While Northern Ireland's shipbuilding and linen manufacturing heritage is well known, the province has a much greater engineering past than is generally appreciated.
Belfast in the 19th century and for much of the 20th century was a major contributor to manufacturing and innovation in the UK. Many great engineers, some of them of local birth and others who settled here and made their reputation through their subsequent work made significant impact throughout the world.
It is generally accepted, in an ongoing debate, that among the inventions of the 20th century the aeroplane had the greatest impact on mankind. The two contenders for second place were both products of Ulster-born engineers. Enough people know of the benefits of the Ferguson hydraulic ploughing system to realise just how important it is but how many have heard of the cavity magnetron?
This essential device creates microwaves to power mobile phones and microwave ovens.
The original was developed by Eric Megaw for use in aircraft radar sets during the Second World War. The high level of innovation and dynamism in the province attracted engineers from outside these islands. Some of the names have survived, in famous engineering firms such as Harland & Wolff, Davidson & Co, H&J Martin, McLaughlin and Harvey, or Mackies.
Many people will have heard of educator, Lord Kelvin, Harry Ferguson or Sir James Martin, inventor of the ejector seat, and even used their inventions, but others who made significant contributions in their own times are now largely forgotten.
Even the story of the Harland & Wolff shipyard reveals little known facts. Sir Edward Harland was born in Scarborough in 1831 and gained considerable experience of shipbuilding before coming to Belfast in 1853 to take over the ailing shipyard of Edward Hickson. After a few years, during which he improved the productivity of the yard and the quality of the ships, he decided to start up his own shipyard and bought the concern from Hickson.
When he needed to take on an assistant he chose Gustav Wolff who, after serving as chief draughtsman, was taken into a partnership in 1861.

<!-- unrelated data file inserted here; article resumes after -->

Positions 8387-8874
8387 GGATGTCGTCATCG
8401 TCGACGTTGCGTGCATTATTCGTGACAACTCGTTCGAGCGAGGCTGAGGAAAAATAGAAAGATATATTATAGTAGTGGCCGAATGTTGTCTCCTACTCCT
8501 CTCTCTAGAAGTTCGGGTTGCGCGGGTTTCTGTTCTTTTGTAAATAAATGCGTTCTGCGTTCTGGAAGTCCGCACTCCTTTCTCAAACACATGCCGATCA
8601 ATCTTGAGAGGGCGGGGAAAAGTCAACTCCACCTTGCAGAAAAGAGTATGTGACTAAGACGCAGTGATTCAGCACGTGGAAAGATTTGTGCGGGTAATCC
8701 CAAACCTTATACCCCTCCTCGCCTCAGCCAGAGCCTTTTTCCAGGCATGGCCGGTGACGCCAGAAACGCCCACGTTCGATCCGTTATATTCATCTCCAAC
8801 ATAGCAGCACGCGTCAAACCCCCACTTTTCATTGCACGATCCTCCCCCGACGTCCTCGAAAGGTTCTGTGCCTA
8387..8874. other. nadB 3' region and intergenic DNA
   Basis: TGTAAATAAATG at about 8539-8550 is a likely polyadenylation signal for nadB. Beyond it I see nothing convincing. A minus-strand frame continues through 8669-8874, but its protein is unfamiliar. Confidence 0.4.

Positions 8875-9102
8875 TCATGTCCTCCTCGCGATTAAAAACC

They also had close connections with the White Star Line. This resulted in every ship for the line being built by Harland and Wolff. The first, Oceanic of 1870, was renowned as the vessel which set the standard of luxury for transatlantic passengers and led eventually to the ill-fated RMS Titanic.
They trained up local talent as required, for example James Pirrie and Walter Wilson who became partners in 1874. Pirrie was responsible for selling the vessels which Wilson made until his death in 1904 when Pirrie took sole control. Others who followed in their footsteps, such as Sir Frederick Rebbeck, CC Pounder and Rupert Cameron all made notable contributions to Northern Ireland's shipbuilding heritage.
We should not forget Frank Workman of the “Wee Yard” who introduced such innovations as the first refrigerated cargo vessels and the first transatlantic turbine powered passenger ships.
There has been much talk recently about Harry Ferguson, the first person in these islands to build and fly his own design of monoplane, making his first flight 100 years ago.
And in September 1910, Lilian Bland of Carnmoney became the first woman in the world to build and fly her own aircraft.
Other Ulstermen have had a significant impact on world aviation with Sir James Martin, who invented the ejector seat, being best known outside the industry.
Edward Calvert was the man who first rigged up the lights for the “Dam Busters” — the RAF bomber squadron — to keep their constant height when raiding the German dams.